Today we’re on track to whiz by the 600 accounts mark. This is by far faster than we were expecting, with the low-key launch that we’d planned. Imagine: at least 600 people have come to our site, skimmed our copy, clicked the big old pink trial button, chosen a plan, and filled out the forms. That’s a lot of accumulated time and attention.
But you know what? I don’t care.
To tell the truth, I couldn’t give a flying fig about signup numbers. Or maybe I could, I don’t really like figs.
Signup numbers mean nothing. They’re not just a poor target, they’re a false target. Signups aren’t the same as customers. Not even the same as potential customers. Signups aren’t even necessarily human.
We’re in this to build a sustainable business: to make truly great software, to help people add a little joy back to their daily business, and to make a living doing it.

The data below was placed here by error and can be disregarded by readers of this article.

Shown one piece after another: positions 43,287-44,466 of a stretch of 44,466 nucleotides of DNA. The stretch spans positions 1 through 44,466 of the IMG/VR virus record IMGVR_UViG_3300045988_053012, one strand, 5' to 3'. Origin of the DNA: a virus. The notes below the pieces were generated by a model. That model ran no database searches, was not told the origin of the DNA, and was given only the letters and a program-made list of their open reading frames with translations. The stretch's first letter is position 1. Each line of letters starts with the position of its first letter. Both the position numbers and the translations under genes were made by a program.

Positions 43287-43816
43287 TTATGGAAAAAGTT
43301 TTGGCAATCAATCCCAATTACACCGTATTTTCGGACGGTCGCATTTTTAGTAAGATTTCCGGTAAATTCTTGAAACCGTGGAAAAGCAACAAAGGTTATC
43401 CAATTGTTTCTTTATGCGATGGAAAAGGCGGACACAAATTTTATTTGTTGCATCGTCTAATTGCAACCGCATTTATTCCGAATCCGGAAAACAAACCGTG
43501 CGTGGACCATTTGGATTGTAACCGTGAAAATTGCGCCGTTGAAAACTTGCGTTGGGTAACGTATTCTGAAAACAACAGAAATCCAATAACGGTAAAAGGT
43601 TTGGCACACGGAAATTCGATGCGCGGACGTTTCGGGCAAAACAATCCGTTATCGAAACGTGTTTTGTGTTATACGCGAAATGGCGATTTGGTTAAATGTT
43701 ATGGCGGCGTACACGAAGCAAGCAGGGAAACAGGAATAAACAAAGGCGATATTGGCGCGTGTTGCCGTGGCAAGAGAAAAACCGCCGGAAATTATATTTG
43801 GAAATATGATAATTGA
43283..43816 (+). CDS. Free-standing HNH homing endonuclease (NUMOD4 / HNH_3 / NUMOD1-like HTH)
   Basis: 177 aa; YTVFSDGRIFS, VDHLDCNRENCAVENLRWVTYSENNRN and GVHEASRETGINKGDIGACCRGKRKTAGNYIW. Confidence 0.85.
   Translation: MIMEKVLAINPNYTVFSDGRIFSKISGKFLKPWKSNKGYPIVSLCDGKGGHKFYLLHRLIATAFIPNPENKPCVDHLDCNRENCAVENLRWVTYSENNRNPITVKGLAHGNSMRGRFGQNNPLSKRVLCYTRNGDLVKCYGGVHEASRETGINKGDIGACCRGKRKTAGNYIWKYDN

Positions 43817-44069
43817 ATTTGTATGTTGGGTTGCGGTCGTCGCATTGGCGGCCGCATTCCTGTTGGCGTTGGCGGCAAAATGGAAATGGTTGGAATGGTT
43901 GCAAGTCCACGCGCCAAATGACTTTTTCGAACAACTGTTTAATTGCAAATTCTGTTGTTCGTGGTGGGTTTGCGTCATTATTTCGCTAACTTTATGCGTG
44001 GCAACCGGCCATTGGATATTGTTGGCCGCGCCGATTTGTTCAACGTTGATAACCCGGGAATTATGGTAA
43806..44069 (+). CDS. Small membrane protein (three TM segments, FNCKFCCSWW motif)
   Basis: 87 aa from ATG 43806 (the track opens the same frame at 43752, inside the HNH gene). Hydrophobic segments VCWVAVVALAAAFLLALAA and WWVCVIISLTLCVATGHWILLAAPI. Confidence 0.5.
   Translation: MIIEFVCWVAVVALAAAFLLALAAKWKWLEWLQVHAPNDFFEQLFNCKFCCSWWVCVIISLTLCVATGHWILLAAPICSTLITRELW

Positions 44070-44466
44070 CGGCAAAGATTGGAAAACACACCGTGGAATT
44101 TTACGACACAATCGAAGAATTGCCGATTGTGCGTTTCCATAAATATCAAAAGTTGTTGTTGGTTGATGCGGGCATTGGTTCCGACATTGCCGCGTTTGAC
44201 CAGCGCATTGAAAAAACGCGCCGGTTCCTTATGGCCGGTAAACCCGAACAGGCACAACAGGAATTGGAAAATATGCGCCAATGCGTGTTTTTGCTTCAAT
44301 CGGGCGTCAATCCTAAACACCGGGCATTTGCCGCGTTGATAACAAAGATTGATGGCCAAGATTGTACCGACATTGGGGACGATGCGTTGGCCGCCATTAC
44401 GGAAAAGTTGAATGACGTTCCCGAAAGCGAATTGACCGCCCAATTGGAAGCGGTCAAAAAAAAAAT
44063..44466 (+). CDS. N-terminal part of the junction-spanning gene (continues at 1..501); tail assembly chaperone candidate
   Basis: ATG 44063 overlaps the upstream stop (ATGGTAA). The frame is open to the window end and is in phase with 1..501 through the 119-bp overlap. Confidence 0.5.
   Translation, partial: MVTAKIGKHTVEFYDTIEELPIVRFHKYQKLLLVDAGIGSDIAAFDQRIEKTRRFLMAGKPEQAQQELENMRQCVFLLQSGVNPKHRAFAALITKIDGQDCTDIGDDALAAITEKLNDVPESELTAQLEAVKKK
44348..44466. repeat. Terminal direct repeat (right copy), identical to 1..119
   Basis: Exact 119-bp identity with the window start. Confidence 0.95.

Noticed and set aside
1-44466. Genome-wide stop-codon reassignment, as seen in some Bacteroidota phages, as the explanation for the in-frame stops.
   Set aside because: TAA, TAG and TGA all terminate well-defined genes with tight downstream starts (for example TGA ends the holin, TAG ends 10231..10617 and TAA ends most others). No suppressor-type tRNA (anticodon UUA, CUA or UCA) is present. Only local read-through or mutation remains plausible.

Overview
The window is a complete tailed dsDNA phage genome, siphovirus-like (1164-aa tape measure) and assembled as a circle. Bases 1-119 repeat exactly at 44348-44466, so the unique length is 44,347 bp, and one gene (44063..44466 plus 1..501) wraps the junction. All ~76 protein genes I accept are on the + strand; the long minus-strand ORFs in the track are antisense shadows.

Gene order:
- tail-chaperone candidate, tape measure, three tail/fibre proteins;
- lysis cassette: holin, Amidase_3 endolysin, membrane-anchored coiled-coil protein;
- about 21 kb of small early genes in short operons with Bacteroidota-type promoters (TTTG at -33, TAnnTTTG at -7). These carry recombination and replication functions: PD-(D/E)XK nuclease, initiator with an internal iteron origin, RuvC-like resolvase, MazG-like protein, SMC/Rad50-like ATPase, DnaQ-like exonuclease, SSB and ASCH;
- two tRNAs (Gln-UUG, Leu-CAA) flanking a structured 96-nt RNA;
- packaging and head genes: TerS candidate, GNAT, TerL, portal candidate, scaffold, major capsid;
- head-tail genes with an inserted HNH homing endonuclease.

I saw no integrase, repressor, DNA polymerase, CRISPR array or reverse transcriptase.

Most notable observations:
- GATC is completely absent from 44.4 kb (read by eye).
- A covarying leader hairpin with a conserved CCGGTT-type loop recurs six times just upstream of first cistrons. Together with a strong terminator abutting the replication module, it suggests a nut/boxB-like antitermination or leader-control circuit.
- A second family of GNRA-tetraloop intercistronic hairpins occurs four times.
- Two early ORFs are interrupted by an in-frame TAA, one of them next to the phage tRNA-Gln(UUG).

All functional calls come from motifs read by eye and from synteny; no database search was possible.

We’re not building a tasty startup snack for Google to devour, digest, and defecate.
Our goal is to have a handful of very happy customers, not a legion of barely interested user accounts.
For us, the Noko experience has to be quality end-to-end or we might as well not bother. We won’t sacrifice that for popularity.
And if popularity comes to us anyway, we’re going to look away and resist it unless it can be used to further our goals for our product, our business, and for our customers.